Not everything in these letters is personal. Astonishingly brilliant critical insights also are strewn throughout. On one page from 1934, there are these three diverse gems:

“I saw Yeats’ two latest [plays] - ‘Resurrection’ & ‘The King of the Ould Clock Tower’ at the Abbey [Theatre] Saturday. The ancient Hemolater at play. Balbus building his wall would be more dramati… what Yeats, greatly daring, can compose in the way of blasphemy, making the Christ convert into Plato.”

“A/The difference between the cities: Dublin consumes one’s impatience, London one’s patience. Which is the worst incindie [fire]?”

“I think what you find cold in Milton I find final, for himself at least, conflagrations of conviction cooled down to a finality of literary emission. With [D.H. Lawrence] it is the conflagration transmitted telle quelle [just as it is], which could never mean anything, even if the conflagration were a less kindling of damp to begin with.”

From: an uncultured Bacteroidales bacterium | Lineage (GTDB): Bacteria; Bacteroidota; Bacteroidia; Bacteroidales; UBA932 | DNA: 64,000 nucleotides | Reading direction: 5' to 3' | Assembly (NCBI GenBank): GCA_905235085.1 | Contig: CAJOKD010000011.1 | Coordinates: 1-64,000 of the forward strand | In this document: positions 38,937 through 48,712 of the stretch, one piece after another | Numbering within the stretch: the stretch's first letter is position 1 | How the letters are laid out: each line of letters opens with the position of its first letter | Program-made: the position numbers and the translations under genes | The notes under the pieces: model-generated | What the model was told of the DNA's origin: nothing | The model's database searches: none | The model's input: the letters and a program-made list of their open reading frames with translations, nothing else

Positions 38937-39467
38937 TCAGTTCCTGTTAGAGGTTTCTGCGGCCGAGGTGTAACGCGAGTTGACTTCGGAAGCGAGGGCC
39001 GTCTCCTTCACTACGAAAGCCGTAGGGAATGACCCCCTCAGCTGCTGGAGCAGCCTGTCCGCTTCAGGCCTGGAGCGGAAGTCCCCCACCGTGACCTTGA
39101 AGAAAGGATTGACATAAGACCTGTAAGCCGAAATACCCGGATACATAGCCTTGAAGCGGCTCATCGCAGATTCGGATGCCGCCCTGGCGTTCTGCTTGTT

But the man in these letters is not just an artist and critic. Beckett was a terrific athlete at school and college; he is apparently the only Nobel Prize winner to have an entry in the authoritative Wisden Cricketers’ Almanack.

Although the volume ends just as the Nazis are about to occupy Paris, Beckett, despite being a citizen of neutral Ireland, had already offered his services to France the previous September, just after the outbreak of war.

Along with the Frenchwoman Suzanne Deschevaux-Dumesnil Beckett, with whom he was to share the rest of his life, he would be active in the Resistance, endangering his life. For this he would be awarded prestigious medals by the French government after the liberation. Unlike so many Modernists, Beckett was no fascist. The innate decency of the man and his fine humanistic qualities on display in these letters make that no surprise.

Martin Rubin is a writer and critic in Pasadena, Calif.